Case in point, there are some potential risk factors to consider. "In general, it is not recommended that those under 20 years old use melatonin, as it can exacerbate seizure disorders, impaired liver function, and depression. Plus, it should not be used in those who are pregnant or breastfeeding, and it can interact with some blood pressure medications. If you are unsure or suffer from any of the above conditions, it's always best to consult your doctor before beginning a melatonin regimen," Finkelston says.
What Are the Side Effects?
If taken in the long term, Finkelston mentions common side effects can include dizziness, irritability, headaches, feeling sleepy during the daytime, slight depression, and in some cases stomach cramps. However, if you abide by both experts' short-term use stipulations, you shouldn't run into too many problems. "Melatonin seems to cause very little side effects with short-term use. Hence it's over-the-counter and not intensely regulated by the FDA, as are many sleep therapeutics like Ambien," says Winters. "In some studies, side effects like headaches, dizziness, nausea, and drowsiness were nearly equal for both melatonin and placebo. Some users report feeling a bit groggy the next morning or having more vivid dreams, but there seems to be great variability in individual response. Melatonin is non–habit forming, which means you likely won't become dependent if using it regularly."
Curious to try it out for yourself? We rounded up our three favorite forms of melatonin for a sound night's rest. (Just make sure to check with your doctor before clicking "add to cart.") Keep scrolling!
Though many of us typically think of melatonin as a sleep aid we'd take in pill form, we're admittedly hooked on these easy-on-the-tummy gummies from Olly, which not only taste like blackberries but are also thoughtfully formulated with melatonin, L-theanine, and other sleep-encouraging botanicals. Plus, they boast the ideal dosage of melatonin (three milligrams) according to Finkelston.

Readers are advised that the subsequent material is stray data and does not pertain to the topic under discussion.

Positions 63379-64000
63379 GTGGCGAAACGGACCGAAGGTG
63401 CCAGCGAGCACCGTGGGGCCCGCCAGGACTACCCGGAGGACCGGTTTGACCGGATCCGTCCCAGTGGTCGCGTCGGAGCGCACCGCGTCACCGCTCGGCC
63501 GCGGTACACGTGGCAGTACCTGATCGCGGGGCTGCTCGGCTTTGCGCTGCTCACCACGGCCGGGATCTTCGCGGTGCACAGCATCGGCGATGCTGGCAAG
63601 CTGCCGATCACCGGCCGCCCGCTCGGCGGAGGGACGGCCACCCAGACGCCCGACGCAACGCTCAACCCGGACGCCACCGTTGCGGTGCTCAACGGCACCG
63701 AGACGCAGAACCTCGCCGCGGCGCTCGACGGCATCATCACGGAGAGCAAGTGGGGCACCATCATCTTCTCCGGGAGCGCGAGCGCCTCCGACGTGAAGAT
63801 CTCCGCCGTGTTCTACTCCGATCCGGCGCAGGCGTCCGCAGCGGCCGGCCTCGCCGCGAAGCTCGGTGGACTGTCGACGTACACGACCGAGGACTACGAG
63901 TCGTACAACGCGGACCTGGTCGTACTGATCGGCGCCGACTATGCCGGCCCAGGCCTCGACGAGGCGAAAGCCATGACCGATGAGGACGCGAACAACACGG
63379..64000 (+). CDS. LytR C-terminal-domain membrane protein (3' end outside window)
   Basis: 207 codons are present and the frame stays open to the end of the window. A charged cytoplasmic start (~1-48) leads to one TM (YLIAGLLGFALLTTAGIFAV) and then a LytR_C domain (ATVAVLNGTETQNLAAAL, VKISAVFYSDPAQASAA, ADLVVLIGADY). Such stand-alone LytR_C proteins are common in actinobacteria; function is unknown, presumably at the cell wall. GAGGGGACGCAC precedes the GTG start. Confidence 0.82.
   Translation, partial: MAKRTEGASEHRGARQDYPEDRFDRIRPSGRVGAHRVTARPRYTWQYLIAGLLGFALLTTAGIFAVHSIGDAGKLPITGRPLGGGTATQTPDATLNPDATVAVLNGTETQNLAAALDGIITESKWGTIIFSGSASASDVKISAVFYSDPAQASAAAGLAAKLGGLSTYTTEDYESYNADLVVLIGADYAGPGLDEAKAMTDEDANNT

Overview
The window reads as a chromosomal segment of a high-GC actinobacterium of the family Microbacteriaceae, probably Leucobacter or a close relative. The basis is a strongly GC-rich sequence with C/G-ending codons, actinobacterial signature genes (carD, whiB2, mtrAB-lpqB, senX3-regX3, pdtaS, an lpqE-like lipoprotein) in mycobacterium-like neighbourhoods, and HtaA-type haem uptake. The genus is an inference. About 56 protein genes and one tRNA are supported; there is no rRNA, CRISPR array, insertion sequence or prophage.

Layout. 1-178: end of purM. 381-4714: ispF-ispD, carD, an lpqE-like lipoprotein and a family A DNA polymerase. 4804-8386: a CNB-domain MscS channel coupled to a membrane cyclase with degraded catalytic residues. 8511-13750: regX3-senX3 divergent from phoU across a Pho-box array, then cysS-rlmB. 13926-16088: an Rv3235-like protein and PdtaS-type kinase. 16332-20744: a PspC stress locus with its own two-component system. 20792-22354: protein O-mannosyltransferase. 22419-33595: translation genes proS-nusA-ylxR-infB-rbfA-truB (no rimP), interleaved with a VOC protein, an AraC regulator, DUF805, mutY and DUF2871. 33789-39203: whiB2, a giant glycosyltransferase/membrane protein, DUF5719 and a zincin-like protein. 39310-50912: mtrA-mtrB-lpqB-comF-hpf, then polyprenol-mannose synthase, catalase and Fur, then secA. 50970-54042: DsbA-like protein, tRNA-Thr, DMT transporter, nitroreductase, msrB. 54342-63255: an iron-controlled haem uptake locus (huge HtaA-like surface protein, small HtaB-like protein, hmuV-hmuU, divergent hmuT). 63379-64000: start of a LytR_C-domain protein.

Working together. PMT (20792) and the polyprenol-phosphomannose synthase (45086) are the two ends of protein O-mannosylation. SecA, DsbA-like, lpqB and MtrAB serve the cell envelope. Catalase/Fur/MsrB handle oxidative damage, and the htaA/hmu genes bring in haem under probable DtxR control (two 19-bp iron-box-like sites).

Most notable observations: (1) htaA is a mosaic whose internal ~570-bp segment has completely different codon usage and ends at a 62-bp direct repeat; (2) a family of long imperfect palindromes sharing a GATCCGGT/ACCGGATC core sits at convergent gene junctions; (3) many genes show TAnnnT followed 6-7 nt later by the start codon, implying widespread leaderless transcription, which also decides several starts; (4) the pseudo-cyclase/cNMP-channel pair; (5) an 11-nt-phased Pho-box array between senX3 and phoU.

If you are looking for help falling asleep, Finkelston recommends taking melatonin one to two hours before the set time you're hoping to hit the sheets. We love Hum Nutrition's Beauty ZZZZ capsules, which have the recommended dosage of melatonin, plus a handy helping of B6. Just remember not to give up after the first night if you don't notice a huge difference at first. According to Finkelston, melatonin can take as long as three weeks before you reap its impact.
That being said, if you still don't notice any difference after two weeks, it may not be the best treatment option, and she advises re-consulting with your physician.
You can pretty much take melatonin however you want—in a pill, in a cup, in a gummy—the world of supplements has truly evolved. However, if you're looking for something with a bit more potency where speed is concerned, Finkelston recommends going with a liquid form of melatonin which is absorbed directly into our system, thus acting faster than tablets and capsules.
So while melatonin might not be the best choice for everyone (again, see our list of potential risks and side effects above), it can be a safe alternative to try in the short term if you're struggling for some quality shut-eye.